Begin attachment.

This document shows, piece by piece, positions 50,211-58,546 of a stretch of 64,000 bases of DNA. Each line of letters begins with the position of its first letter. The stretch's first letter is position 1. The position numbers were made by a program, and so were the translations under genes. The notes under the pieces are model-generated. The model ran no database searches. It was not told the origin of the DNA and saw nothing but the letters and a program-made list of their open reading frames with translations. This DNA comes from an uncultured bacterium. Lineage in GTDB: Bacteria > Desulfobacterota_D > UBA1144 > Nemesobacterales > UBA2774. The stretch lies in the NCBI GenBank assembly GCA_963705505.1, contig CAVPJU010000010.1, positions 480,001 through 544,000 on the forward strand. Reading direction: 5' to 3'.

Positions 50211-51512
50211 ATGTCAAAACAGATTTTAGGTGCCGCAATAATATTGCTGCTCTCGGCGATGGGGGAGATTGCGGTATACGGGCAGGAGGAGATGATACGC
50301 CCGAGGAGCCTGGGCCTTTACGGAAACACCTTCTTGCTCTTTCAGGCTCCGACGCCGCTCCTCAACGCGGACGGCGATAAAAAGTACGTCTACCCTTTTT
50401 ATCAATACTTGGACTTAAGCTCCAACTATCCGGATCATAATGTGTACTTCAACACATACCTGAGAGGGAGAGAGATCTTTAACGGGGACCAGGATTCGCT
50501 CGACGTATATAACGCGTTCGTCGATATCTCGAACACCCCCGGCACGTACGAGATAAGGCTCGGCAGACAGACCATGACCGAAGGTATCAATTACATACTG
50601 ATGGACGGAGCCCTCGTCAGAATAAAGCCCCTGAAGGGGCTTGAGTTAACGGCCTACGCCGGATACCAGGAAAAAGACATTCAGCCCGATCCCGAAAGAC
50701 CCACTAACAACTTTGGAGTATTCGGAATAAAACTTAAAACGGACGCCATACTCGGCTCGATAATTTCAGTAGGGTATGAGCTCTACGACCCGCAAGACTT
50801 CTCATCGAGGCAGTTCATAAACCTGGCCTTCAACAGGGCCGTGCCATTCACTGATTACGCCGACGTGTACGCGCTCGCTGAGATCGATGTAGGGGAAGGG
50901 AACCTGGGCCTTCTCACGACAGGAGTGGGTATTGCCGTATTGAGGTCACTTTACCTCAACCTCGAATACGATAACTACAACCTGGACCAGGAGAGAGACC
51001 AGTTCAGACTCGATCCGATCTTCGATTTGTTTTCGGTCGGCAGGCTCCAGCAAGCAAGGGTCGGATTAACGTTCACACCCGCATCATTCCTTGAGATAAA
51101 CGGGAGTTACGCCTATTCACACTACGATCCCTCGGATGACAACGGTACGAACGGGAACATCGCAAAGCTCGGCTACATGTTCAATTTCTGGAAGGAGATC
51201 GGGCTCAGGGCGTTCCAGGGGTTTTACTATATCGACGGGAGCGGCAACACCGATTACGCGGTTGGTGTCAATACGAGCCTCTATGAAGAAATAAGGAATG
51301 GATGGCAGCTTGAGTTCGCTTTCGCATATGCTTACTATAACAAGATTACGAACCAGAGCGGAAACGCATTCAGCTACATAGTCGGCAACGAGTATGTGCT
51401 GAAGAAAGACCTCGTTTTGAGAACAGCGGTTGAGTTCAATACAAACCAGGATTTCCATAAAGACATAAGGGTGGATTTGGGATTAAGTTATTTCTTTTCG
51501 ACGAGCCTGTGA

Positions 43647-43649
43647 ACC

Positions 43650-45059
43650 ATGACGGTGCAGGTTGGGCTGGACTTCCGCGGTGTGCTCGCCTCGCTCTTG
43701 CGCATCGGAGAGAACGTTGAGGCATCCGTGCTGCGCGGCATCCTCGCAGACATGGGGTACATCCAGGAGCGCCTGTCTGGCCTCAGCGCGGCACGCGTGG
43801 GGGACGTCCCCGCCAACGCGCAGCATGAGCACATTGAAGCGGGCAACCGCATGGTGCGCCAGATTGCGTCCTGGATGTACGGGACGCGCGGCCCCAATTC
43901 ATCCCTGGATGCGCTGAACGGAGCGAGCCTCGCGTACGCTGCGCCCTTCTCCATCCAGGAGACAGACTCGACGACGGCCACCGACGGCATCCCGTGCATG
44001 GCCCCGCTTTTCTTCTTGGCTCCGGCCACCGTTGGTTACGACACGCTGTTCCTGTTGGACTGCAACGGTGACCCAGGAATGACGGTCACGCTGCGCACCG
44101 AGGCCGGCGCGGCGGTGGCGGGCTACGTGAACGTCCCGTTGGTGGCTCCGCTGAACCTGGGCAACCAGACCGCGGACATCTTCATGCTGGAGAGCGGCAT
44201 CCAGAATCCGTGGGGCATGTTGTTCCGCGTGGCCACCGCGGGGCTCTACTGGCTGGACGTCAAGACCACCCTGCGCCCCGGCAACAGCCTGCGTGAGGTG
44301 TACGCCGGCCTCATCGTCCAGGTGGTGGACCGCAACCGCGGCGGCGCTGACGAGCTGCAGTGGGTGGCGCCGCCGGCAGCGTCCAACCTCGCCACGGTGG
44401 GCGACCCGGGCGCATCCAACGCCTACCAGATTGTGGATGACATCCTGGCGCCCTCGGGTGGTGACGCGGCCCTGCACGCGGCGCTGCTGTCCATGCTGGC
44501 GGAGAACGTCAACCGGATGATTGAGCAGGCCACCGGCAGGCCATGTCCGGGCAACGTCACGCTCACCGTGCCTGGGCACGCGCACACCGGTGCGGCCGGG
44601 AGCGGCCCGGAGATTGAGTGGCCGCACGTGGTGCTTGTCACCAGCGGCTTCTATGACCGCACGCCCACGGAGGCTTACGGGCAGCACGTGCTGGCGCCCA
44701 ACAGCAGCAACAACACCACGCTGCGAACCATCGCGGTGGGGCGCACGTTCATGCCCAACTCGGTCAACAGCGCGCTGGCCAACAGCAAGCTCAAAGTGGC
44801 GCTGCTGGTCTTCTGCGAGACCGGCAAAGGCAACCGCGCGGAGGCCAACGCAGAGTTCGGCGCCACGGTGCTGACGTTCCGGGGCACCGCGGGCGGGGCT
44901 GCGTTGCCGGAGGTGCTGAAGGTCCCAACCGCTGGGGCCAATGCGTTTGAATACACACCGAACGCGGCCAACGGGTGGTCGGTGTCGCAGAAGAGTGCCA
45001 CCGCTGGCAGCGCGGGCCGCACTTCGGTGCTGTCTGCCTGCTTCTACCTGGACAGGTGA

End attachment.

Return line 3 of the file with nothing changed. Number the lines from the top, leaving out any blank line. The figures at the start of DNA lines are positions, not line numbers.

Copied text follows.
50211 ATGTCAAAACAGATTTTAGGTGCCGCAATAATATTGCTGCTCTCGGCGATGGGGGAGATTGCGGTATACGGGCAGGAGGAGATGATACGC